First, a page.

By Paul O'Brien
How did Mussolini come to fascism? normal money owed of the dictator have didn't clarify satisfactorily the transition from his pre-World conflict I "socialism" to his post-war fascism. This debatable new e-book is the 1st to ascertain Mussolini's political trajectory throughout the nice warfare via his journalistic writings, speeches and conflict diary. the writer argues that the 1914-18 clash supplied the catalyst for Mussolini to elucidate his deep-rooted nationalist traits. He demonstrates that Mussolini's interventionism was once already anti-socialist and anti-democratic within the early autumn of 1914 and indicates how in and during the event of the clash the long run Duce fine-tuned his authoritarian imaginative and prescient of Italy in a nation of everlasting mobilization for battle.
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Additional resources for Mussolini in the First World War: The Journalist, The Soldier, The Fascist
Int. Dir. Gen. Ps, Div. AA. GG. , Stampa italiana, F1, 1890–1945, b. 20, fasc. 43, ‘Il Popolo d’Italia’, doc. 104). From February 1915 Mussolini had to appeal to sympathetic readers for ﬁnancial support (OO, VII: 187–8). But a major clue to the relatively independent voice which Il Popolo d’Italia provided Mussolini lies in the title of the new paper, which recalled L’Italia del Popolo of Mazzini (De Felice, 1965: 276, n. 1). If Mazzinianism now deﬁned Mussolini’s position, he was on track for a collision with Italy’s ruling conservative élites, and this in fact transpired.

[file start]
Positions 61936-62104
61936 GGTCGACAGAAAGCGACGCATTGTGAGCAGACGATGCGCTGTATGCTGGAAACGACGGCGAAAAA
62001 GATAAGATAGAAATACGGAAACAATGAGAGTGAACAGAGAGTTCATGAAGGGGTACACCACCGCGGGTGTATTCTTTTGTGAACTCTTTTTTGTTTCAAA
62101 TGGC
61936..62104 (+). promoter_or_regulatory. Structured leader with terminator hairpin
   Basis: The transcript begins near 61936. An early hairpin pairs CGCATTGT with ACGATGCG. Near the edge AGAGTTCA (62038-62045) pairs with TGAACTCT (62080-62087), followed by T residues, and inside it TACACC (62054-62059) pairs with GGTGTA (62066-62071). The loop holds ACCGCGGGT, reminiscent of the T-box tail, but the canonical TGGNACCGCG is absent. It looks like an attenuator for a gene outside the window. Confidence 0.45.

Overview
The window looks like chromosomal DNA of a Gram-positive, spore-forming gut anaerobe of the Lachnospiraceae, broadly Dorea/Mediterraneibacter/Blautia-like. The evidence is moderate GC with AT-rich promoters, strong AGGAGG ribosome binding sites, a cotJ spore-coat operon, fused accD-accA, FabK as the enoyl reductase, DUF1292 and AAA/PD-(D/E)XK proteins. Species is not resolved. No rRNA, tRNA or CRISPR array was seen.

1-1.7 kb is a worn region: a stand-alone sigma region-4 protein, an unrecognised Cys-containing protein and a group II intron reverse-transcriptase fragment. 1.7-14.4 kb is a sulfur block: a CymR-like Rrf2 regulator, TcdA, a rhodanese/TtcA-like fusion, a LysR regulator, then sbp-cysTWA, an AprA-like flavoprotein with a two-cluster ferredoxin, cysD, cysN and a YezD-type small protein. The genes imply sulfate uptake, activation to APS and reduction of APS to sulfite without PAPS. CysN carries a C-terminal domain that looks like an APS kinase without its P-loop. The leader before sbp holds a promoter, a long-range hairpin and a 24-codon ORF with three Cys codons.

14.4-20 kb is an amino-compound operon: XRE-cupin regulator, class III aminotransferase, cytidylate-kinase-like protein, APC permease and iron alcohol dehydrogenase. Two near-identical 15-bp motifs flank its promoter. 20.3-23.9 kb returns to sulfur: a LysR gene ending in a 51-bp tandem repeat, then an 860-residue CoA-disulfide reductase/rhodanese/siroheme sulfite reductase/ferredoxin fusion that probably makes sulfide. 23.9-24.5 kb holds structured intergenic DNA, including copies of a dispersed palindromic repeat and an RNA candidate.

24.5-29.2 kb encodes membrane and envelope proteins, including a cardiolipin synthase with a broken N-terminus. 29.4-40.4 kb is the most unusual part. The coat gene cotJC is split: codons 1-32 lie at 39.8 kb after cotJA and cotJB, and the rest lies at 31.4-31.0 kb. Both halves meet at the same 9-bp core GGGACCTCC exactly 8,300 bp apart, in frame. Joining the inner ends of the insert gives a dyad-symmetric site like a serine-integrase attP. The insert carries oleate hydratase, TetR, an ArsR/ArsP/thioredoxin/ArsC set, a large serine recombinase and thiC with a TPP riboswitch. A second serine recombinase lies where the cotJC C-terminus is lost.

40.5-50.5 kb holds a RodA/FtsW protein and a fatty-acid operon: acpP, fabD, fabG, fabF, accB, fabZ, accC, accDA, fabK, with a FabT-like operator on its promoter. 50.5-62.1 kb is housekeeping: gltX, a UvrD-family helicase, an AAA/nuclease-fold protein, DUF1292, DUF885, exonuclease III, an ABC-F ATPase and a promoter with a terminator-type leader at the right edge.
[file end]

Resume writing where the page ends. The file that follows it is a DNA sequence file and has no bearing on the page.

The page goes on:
77). While, as we have seen, nothing concrete was mentioned in the programme of San Sepolcro about the industrial proletariat, Mussolini’s speeches at the meeting supported the eight-hour day, old-age and invalidity pensions, and even workers’ control over industries. He also came out in favour of an expropriation of war proﬁts (OO, XII: 320–27). However, such proposals were few and far between after mid-November, when his proposed Constituent Assembly of Interventionism had come to nought (OO, XI: 469–72; XII: 3–5, 9–10, 172–4, 193–6, 222–4, 242–5, 249–52, 256–8).
The question, however, was ‘how to impede – now – the “social” repercussions of this revolution initiated and completed by the victorious war’ (OO, XI: 469–72). Not social revolution but calls for a pre-emptive re-channelling of imminent social grievance before it got out of control and veered towards anti-State militancy characterized Mussolini’s ‘pro-worker’ writings. His 14 November article noted that the purpose of calling for the minimum wage and a reduction of the working week was ‘to keep the proletariat on the [national terrain]’ (OO, XII: 3–5).